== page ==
Christiane Amanpour, chief international anchor for CNN, has been diagnosed with ovarian cancer, she told viewers on Monday.
Ms. Amanpour, who had been off the air for four weeks because of her illness, shared the news at the start of her nightly interview program for CNN International, which is based in her hometown, London.
“I’ve had successful major surgery to remove it, and I’m now undergoing several months of chemotherapy for the very best possible long-term prognosis, and I’m confident,” she said.
Ms. Amanpour, 63, said she was sharing the news because she wanted to be transparent, but mostly to emphasize the importance of early diagnosis. She urged women “to educate themselves on this disease, to get all the regular screenings and scans that you can, to always listen to your bodies and of course to ensure that your legitimate medical concerns are not dismissed or diminished.”
Ovarian cancer is one of the most common types of cancer among women, with the lifetime risk of developing it at about one in 78, according to the American Cancer Society. It is also one of the deadliest cancers for women, largely because it is often detected only in its advanced stages. There is no reliable screening test for ovarian cancer in women without symptoms, though an annual pelvic exam can be an important tool. Early detection is associated with higher survival rates.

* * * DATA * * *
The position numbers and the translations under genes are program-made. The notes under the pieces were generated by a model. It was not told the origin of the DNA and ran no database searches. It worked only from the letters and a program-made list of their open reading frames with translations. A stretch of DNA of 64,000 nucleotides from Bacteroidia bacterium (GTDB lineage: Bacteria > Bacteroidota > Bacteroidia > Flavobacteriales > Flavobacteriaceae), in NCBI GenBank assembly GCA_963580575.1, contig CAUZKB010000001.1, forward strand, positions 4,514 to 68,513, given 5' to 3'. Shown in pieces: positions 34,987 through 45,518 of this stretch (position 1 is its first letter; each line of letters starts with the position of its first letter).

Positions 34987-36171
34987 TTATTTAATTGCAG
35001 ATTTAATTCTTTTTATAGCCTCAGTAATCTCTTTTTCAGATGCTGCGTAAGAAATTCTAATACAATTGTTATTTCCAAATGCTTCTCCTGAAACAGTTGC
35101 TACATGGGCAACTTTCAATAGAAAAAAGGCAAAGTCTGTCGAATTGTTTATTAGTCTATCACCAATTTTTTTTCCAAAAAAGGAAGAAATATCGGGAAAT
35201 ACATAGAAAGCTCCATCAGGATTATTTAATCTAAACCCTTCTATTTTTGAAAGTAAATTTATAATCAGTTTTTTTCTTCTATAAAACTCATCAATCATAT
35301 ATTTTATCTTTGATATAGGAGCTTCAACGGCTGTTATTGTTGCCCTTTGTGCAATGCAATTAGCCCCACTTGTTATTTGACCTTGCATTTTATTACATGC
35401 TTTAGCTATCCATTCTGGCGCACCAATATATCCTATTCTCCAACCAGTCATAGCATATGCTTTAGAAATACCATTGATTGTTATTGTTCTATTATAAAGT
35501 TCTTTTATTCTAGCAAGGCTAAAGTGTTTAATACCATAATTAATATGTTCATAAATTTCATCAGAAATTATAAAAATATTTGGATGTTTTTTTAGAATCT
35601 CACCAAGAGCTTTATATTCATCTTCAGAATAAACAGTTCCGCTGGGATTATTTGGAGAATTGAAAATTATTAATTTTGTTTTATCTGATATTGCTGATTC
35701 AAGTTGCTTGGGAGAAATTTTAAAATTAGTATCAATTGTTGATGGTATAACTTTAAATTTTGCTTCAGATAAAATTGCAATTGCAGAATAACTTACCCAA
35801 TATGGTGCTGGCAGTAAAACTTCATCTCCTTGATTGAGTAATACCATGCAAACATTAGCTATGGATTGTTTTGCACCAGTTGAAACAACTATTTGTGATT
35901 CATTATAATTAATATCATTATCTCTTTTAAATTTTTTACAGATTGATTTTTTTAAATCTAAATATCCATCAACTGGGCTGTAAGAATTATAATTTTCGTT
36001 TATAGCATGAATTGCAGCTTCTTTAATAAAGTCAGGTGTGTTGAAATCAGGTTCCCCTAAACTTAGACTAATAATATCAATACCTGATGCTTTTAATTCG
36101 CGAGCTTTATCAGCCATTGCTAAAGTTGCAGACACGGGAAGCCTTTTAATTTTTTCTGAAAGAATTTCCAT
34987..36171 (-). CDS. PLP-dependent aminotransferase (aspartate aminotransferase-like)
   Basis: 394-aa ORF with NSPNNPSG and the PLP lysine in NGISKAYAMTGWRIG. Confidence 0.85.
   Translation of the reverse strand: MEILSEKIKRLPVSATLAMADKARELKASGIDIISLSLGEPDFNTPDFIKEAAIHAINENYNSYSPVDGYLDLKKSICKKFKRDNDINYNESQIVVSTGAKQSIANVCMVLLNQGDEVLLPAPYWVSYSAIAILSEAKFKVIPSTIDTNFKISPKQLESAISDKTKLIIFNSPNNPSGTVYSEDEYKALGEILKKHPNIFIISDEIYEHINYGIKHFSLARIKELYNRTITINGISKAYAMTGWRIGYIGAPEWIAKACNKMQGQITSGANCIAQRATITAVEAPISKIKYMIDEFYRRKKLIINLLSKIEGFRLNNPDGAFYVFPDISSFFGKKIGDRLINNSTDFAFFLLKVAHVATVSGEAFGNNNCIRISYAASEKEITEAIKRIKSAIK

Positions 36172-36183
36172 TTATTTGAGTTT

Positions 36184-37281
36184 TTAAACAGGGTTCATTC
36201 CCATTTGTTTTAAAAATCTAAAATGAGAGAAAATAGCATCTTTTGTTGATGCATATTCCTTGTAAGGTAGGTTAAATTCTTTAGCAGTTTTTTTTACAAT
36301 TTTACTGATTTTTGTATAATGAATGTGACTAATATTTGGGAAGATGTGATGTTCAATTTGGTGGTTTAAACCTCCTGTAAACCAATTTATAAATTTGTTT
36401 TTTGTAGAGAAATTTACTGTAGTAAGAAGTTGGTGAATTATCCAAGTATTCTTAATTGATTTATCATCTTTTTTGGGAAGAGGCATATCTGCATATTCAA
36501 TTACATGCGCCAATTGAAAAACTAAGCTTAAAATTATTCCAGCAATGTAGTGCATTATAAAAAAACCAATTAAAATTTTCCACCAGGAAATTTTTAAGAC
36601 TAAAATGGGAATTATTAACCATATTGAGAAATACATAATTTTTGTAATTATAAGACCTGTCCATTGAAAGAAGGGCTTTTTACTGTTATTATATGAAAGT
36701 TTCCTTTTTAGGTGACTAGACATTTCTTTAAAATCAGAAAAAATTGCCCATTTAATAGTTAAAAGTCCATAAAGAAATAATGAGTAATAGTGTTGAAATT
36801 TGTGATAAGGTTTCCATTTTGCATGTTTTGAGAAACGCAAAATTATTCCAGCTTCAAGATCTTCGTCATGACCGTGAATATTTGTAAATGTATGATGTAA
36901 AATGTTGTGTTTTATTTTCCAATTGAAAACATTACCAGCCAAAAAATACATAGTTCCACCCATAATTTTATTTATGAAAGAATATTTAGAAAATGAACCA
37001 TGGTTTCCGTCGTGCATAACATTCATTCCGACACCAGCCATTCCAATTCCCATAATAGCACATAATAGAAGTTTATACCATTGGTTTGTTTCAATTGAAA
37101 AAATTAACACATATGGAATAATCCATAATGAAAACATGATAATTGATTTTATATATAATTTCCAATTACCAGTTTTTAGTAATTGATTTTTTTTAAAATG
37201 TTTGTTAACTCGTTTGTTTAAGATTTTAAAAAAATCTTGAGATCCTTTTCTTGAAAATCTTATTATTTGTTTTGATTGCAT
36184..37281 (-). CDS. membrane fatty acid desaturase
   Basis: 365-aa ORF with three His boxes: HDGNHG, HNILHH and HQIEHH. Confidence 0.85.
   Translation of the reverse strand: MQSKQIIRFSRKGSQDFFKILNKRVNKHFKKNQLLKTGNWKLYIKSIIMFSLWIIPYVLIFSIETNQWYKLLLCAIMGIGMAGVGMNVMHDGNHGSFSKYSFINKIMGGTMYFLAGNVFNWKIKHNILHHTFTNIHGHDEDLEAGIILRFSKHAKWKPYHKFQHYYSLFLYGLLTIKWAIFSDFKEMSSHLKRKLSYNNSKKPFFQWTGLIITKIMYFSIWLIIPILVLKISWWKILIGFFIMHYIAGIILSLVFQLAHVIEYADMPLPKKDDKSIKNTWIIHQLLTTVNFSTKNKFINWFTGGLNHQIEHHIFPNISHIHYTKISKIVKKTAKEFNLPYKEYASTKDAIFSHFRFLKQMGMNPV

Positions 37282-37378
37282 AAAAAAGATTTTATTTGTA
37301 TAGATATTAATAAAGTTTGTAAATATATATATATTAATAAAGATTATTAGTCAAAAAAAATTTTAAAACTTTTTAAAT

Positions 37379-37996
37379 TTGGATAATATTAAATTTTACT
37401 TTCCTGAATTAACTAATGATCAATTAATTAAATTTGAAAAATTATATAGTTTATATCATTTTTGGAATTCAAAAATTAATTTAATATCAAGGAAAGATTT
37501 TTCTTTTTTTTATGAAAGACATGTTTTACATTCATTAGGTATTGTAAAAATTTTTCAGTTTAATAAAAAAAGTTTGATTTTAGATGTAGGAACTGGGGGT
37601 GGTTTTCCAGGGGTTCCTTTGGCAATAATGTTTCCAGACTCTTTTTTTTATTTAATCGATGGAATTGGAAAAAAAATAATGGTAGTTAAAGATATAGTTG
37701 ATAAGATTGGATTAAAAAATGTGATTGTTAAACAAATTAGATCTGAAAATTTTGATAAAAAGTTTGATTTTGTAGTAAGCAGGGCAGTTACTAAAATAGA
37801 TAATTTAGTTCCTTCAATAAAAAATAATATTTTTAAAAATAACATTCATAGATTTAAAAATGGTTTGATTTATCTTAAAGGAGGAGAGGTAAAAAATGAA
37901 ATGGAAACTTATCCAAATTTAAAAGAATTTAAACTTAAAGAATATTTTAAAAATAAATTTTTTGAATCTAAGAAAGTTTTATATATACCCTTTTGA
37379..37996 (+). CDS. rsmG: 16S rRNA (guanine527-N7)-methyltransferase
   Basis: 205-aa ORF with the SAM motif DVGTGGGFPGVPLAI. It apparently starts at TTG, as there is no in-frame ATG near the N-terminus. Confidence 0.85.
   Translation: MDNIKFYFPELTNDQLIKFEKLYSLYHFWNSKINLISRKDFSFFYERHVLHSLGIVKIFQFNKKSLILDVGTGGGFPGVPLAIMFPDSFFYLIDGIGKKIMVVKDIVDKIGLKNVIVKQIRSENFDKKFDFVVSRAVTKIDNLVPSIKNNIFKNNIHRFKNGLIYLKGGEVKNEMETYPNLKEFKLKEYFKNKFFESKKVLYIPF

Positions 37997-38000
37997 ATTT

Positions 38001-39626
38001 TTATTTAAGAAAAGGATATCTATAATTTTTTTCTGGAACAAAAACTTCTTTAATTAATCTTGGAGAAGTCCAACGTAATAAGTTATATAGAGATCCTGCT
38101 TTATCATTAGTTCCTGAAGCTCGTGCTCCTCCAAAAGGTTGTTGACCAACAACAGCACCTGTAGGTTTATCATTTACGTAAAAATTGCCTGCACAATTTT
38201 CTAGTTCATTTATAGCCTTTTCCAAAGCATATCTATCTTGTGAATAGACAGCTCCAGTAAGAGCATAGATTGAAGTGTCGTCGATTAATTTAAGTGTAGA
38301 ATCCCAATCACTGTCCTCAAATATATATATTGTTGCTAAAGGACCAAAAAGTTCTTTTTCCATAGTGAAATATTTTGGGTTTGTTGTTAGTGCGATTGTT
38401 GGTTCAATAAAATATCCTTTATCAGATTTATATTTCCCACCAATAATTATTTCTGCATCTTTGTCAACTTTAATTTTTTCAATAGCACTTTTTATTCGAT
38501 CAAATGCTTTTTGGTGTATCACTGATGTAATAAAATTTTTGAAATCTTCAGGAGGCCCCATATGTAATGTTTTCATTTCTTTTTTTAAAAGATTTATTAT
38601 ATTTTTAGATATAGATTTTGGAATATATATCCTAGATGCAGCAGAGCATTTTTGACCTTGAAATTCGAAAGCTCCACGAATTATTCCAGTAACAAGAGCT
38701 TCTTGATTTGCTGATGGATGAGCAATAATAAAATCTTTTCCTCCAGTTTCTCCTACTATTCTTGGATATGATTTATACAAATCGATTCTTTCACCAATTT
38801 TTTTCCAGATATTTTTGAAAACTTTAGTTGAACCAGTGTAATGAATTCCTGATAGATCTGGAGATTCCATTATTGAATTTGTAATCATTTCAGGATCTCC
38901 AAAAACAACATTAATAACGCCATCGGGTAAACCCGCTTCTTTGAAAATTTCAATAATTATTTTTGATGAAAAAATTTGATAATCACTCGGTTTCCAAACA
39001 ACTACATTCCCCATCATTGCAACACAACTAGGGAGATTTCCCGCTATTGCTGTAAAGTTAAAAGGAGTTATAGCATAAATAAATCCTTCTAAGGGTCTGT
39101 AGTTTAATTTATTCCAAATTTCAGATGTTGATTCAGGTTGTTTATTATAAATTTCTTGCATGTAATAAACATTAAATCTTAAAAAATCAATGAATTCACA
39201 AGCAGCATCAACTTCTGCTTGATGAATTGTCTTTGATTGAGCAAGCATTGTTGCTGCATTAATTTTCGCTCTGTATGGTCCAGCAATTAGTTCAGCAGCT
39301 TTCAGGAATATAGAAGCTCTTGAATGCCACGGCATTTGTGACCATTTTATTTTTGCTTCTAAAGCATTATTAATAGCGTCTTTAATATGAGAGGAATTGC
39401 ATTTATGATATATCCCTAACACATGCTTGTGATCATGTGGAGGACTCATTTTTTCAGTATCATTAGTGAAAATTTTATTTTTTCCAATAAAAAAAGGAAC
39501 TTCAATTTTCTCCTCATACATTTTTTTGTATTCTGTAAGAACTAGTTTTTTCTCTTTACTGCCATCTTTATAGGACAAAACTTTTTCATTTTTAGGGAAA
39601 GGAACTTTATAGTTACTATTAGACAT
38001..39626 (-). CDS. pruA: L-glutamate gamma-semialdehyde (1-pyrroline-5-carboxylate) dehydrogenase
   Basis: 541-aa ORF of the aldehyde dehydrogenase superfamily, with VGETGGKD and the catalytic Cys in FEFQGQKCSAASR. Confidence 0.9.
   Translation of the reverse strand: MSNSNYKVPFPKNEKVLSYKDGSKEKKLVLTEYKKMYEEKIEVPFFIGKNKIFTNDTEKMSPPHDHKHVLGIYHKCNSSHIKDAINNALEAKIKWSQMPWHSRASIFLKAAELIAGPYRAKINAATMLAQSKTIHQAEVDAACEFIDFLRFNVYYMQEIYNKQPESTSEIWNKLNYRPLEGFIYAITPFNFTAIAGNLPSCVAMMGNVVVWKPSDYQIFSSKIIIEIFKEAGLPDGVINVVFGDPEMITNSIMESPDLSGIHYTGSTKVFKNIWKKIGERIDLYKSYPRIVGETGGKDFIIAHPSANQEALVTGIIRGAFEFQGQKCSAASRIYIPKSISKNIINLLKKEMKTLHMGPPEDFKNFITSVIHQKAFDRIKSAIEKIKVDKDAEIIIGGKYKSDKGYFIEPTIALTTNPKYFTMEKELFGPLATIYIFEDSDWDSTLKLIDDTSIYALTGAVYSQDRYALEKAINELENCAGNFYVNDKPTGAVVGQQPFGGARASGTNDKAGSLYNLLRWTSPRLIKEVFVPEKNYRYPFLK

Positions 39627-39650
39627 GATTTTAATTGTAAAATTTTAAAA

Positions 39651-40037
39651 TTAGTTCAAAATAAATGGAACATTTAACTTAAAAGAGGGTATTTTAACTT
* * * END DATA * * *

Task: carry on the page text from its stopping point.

Ms. Amanpour said she felt “fortunate to have health insurance through work and incredible doctors who are treating me in a country underpinned by, of course, the brilliant N.H.S.,” referring to Britain’s National Health Service.
In a career spanning almost four decades, Ms. Amanpour has interviewed scores of global leaders and reported on conflicts all over the world. She joined CNN in 1983 as an entry-level assistant on the international assignment desk at its headquarters in Atlanta, later becoming a reporter for the network in New York and by 1992 its chief international correspondent. After a brief stint at ABC, she returned to CNN in 2012 as the host of “Amanpour,” a version of which also airs on PBS.
Friends and colleagues shared messages of support on Twitter.
“Sending love, giant hugs and healing thoughts to you, my friend,” said Judy Woodruff, the “PBS NewsHour” anchor. “You will get through this, we are all out here pulling for you.”
Ms. Amanpour’s remarks took up only about the first minute of her show on Monday.
“So that’s my news,” she concluded. “Now let’s get to the news.”